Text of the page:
One of my latest projects as Product Manager for the EV Cargo Technology Compliance modules has been to deliver a new feature focussed on supplier collaboration into our existing Ethical Trade module. The new functionality allows suppliers to directly access and submit ethical audit information for their own factories, therefore increasing their ownership and accountability over the corrective actions they are responsible for, whilst facilitating a two way conversation about improvement.

This work has highlighted that alongside the urgent action retailers must take to tackle their negative impact on the environment, maintaining and developing an ethical approach to the social impact of their business practices must hold equal importance in any Environmental, Social Governance (ESG) programme.

Identifying and addressing poor labour conditions and human rights violations within supply chains not only has a strong moral case but is recognised to increase profitability. A workforce which is free from exploitation and discrimination and is treated fairly and lawfully is undoubtedly more stable and productive. Adopting a code of labour practice that a retailer expects and supports its suppliers to work towards helps to avoid labour unrest, reduces training and recruitment costs and provides a trusted supplier base from which to source products.

Although there is growing recognition that simply auditing factories is not the total answer to addressing labour exploitation and abuse, it is still central to monitoring and vetting factories within the supplier base. The ETI Base Code is viewed as a global reference standard and is widely used as the foundation of ethical audits. The Base Code is founded on the conventions of the International Labour Organisation and includes:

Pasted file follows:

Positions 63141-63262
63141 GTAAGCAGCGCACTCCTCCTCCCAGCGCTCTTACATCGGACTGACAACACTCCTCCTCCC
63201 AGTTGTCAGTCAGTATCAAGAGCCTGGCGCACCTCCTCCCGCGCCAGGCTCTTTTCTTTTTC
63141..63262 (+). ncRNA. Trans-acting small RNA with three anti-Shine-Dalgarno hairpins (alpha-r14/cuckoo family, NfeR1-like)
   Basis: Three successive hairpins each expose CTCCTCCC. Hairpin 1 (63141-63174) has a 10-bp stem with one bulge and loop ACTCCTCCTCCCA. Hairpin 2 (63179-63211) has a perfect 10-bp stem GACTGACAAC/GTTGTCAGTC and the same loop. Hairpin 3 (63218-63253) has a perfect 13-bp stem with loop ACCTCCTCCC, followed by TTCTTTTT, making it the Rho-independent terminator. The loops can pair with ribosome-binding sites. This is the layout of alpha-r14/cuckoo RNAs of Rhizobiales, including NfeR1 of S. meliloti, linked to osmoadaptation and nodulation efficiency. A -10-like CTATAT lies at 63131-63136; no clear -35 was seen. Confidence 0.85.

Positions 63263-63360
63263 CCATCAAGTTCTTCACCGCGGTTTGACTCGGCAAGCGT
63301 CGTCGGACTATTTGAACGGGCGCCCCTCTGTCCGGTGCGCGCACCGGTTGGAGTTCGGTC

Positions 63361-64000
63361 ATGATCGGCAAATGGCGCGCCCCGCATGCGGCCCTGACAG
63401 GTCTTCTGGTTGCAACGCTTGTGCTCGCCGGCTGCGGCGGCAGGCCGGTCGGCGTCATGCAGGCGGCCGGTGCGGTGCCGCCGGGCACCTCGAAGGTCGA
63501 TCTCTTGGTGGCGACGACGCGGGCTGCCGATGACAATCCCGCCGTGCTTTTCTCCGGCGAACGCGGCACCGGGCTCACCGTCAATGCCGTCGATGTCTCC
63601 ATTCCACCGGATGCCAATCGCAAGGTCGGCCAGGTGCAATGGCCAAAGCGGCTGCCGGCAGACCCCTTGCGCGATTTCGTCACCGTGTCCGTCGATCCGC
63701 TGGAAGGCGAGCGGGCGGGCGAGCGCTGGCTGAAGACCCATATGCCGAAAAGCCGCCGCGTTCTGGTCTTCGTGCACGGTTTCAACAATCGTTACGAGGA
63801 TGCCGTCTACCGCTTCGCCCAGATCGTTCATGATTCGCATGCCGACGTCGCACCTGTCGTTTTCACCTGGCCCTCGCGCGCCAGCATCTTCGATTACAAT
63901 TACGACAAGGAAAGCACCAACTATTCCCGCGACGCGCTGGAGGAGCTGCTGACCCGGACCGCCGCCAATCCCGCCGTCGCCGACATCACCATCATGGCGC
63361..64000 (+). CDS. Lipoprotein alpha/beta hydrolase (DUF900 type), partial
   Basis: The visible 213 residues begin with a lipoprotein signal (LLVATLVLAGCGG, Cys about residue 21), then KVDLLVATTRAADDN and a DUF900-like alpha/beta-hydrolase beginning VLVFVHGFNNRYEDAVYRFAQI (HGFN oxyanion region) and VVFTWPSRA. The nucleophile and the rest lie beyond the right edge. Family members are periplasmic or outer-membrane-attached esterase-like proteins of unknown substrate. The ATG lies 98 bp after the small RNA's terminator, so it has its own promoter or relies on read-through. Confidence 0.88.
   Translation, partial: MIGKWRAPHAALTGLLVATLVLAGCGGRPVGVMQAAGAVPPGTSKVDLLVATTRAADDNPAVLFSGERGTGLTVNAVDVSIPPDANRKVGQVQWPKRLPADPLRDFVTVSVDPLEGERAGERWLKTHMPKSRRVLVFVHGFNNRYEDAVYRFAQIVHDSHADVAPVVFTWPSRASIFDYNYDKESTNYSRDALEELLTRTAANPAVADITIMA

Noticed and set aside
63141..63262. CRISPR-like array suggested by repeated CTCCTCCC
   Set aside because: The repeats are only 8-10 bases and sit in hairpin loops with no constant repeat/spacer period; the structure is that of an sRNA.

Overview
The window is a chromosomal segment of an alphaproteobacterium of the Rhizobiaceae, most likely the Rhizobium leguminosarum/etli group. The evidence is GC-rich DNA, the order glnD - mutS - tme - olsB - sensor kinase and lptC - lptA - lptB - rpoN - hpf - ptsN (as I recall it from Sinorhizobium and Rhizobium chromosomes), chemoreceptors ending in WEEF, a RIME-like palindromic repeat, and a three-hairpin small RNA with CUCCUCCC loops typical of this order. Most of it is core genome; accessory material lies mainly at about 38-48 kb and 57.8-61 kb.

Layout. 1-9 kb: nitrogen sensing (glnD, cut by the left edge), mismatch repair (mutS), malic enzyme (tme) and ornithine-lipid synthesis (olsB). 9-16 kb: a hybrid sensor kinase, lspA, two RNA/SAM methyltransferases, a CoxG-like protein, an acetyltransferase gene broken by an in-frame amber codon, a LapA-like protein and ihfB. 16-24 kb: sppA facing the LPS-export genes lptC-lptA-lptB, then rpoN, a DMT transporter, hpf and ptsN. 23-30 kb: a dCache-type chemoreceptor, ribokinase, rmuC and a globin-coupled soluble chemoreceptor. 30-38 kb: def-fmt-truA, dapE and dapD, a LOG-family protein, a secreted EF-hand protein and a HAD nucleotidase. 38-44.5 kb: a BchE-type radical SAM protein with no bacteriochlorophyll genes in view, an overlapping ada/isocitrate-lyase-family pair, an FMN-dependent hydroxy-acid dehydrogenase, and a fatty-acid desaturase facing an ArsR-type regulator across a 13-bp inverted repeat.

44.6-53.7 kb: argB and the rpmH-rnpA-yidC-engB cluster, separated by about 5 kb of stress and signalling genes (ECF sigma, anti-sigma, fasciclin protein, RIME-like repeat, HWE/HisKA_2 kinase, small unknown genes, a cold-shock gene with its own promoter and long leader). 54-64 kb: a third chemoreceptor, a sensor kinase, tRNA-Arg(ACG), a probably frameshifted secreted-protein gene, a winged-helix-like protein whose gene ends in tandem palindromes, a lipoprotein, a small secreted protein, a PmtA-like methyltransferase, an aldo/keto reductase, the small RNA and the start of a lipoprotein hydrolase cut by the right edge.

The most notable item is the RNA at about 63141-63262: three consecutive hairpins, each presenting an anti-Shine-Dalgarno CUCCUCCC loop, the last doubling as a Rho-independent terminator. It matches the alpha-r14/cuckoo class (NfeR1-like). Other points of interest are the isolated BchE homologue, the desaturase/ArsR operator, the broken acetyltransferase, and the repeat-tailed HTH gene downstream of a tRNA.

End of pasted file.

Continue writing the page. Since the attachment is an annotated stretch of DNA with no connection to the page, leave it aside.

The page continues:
• Employment is freely chosen
  • Freedom of association and the right to collective bargaining are respected
  • Working conditions are safe and hygienic
  • Child labour shall not be used
  • Living wages are paid
  • Working hours are not excessive
  • No discrimination is practised
  • Regular employment is provided
  • No harsh or inhumane treatment is allowed

Collating the results of these ethical audits and the associated corrective actions in one central database enables retailers to ensure that all factories have a current ethical audit and that corrective actions are managed and resolved.

However, it also presents a huge opportunity to apply intelligent analytics to the data. Geographically mapping factory locations and highlighting high risk regions, charting trends in corrective actions by country and merchandise hierarchy and providing access to global worker information, including the types of workers in the supply chain and their gender breakdown, is extremely beneficial.

Armed with this information, retailers can make informed decisions about where to focus social initiatives to ensure the biggest difference is realised. Analytics is central to the EV Cargo Technology roadmap and its application within Ethical Trade promises to make a big impact.